The latest western efforts to boost cash flows into Afghanistan will do little to tackle the country’s growing humanitarian crisis without wider reforms to get money to ordinary people, aid agencies have warned.
The US and the UK Treasury have both issued clarifications in the past few days in a bid to reassure banks that payments for basic human needs including food, health and education will not violate sanctions against the Taliban leaders who seized power last year.
But aid agencies say the effect will be modest without the release of frozen Afghan central bank reserves to restore interbank lending and foreign exchange transactions, stimulate a resurgence of the banking sector and an unblocking of donor funds locked by the World Bank to kick-start the economy.
While the latest guidance has eased banks’ concerns over penalties if some transferred funds ultimately pass through Taliban-controlled ministries, the heavy costs of due diligence mean many banks remain reluctant to resume operations.
Martin Hartberg, UK director of the Norwegian Refugee Council, said: “Without a functioning central bank it will simply be impossible to get sufficient banks notes circulating in the economy, not just for aid agencies to scale up our humanitarian programmes, but for Afghan households and businesses to survive.”
A survey by his group of 72 non-governmental organisations in Afghanistan at the end of 2021 showed that 85 per cent considered unblocking international bank transfers to be “critical” to their operations.
Its analysis suggested a number of the country’s banks which were used for sending funds to aid workers and local recipients were facing collapse.
Matt Reed, chief executive of the Aga Khan Foundation in the UK, said: “Sanctions and the freezing of the banking system have had a chilling effect. Even if a bank makes transfers, there is a liquidity problem, with not enough money circulating for the economy to function. It’s important that the banking sector steps up. We can’t do this without them.”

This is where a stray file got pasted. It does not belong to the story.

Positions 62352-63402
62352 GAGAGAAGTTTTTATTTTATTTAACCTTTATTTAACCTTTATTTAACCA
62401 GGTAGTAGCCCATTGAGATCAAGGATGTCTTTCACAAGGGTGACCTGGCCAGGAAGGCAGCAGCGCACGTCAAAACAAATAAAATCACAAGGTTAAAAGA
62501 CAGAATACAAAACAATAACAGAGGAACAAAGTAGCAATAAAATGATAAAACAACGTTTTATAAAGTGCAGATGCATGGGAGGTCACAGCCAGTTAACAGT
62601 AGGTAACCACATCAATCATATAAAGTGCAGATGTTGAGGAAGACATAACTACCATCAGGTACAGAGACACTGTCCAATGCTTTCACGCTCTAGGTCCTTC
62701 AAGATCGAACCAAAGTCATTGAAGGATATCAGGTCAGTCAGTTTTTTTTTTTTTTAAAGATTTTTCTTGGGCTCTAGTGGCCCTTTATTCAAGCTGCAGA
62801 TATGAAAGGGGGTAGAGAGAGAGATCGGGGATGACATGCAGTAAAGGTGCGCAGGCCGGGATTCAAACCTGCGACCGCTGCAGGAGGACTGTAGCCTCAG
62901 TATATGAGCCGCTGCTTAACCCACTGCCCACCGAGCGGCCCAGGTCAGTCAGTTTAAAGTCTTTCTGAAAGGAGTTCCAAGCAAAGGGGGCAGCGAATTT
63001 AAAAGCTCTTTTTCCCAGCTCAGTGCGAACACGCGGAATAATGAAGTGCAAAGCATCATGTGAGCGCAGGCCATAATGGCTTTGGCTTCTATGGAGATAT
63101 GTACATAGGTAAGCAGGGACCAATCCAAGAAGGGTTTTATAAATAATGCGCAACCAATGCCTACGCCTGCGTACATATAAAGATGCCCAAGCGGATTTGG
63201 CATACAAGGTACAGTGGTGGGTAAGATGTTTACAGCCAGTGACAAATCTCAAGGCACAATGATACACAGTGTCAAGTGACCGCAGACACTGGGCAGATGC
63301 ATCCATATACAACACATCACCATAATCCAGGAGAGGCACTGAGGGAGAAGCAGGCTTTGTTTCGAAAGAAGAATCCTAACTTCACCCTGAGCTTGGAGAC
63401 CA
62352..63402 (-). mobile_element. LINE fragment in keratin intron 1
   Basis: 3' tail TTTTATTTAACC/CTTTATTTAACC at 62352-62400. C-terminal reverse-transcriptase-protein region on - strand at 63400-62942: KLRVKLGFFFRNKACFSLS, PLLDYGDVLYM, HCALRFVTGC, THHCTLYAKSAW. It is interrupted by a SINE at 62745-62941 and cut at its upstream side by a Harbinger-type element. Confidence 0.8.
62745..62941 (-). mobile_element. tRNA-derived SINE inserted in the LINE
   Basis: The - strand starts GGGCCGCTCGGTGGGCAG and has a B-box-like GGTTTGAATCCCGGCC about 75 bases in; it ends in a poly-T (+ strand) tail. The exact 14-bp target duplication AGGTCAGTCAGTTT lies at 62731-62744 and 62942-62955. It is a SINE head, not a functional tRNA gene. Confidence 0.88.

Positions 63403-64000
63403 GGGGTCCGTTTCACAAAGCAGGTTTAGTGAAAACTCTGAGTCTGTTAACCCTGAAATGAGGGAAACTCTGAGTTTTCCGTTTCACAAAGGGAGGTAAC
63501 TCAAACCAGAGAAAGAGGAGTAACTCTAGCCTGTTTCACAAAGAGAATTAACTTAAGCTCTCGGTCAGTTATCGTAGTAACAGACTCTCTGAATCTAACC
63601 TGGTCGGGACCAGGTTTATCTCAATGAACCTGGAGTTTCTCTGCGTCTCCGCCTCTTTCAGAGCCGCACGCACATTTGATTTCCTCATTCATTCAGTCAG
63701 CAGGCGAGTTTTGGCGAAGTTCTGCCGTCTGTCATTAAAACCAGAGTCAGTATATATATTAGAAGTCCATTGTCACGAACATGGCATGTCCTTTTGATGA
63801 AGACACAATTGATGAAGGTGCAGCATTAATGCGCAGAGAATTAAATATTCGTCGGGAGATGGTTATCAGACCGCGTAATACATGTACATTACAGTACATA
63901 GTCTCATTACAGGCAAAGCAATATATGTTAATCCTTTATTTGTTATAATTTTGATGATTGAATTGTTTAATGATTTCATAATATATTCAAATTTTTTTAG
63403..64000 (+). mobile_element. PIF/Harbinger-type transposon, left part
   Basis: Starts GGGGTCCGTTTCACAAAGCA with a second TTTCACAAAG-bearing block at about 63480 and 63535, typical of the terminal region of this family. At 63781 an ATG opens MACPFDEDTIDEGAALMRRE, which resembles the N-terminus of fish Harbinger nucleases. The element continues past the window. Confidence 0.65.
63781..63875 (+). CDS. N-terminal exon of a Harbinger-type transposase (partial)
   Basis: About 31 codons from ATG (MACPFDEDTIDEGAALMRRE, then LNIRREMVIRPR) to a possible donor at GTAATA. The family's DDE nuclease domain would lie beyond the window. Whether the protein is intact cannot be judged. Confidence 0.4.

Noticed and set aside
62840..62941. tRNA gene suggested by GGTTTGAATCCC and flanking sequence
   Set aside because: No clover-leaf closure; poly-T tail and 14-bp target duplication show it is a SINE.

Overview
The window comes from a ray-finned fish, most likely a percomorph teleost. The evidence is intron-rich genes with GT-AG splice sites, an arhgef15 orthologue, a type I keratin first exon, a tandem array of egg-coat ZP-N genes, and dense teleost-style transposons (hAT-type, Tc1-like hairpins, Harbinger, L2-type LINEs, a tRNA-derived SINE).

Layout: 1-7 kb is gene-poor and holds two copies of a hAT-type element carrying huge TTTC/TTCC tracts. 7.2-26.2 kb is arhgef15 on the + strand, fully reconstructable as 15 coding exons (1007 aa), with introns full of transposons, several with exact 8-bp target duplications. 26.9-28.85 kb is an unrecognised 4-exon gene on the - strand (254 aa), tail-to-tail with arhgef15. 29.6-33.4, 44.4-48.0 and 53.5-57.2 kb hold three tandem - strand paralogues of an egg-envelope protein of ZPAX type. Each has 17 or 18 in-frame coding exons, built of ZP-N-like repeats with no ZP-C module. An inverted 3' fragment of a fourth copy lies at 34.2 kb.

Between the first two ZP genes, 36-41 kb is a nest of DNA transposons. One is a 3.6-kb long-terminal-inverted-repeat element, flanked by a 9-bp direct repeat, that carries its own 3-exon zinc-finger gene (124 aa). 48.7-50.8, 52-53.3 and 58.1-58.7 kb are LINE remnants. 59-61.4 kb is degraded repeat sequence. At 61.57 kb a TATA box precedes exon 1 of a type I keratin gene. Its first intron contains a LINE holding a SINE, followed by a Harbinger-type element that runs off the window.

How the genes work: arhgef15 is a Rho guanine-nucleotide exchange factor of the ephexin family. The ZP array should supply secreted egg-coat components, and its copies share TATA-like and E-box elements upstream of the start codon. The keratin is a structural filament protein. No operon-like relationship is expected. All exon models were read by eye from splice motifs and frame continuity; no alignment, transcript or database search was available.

International aid made up around 80 per cent of the previous Afghan government’s budget. But after US and Nato forces left following the Taliban’s takeover in August, governments cut off aid and froze more than $9bn in central bank reserves held overseas.
Sanctions that had been imposed on the Taliban were broadly applied to Afghanistan’s financial system and civil service, leaving banks unable to make transfers and disburse cash. A sharp drop in the afghani has stoked painful inflation in the import-dependent country.
Some Afghans have resorted to the underground hawala network to transfer money outside the banking system, but larger organisations and businesses have been unwilling to use this informal route as it is illegal in nearby countries like Pakistan. Dollars have been smuggled out of the country while the lack of currency printing presses has left hard currency in short supply.
Separately, the World Bank’s board is not set to discuss until at least later this month calls to release via a UN intermediary over $1bn in funds in its Afghanistan Reconstruction Trust Fund for teachers, healthcare workers and other public sector employees who have been left struggling without pay for months.
David Miliband, head of the International Rescue Committee, warned of the broader consequences. “What is crushing is the economic strangulation of the country. This is partly about public sector salaries but also private sector activity squeezed out by banking illiquidity and the chilling effect of sanctions. We are running up a humanitarian crisis very fast.”
David Pitts from Crown Agents Bank, which transfers money into Afghanistan for the Aga Khan Foundation, said: “It’s no good having all the best humanitarian efforts and actors trying to find solutions if the underlying economy is not operating. If you can’t import basic foodstuffs, fuel and medical equipment, all good efforts will be undermined.”
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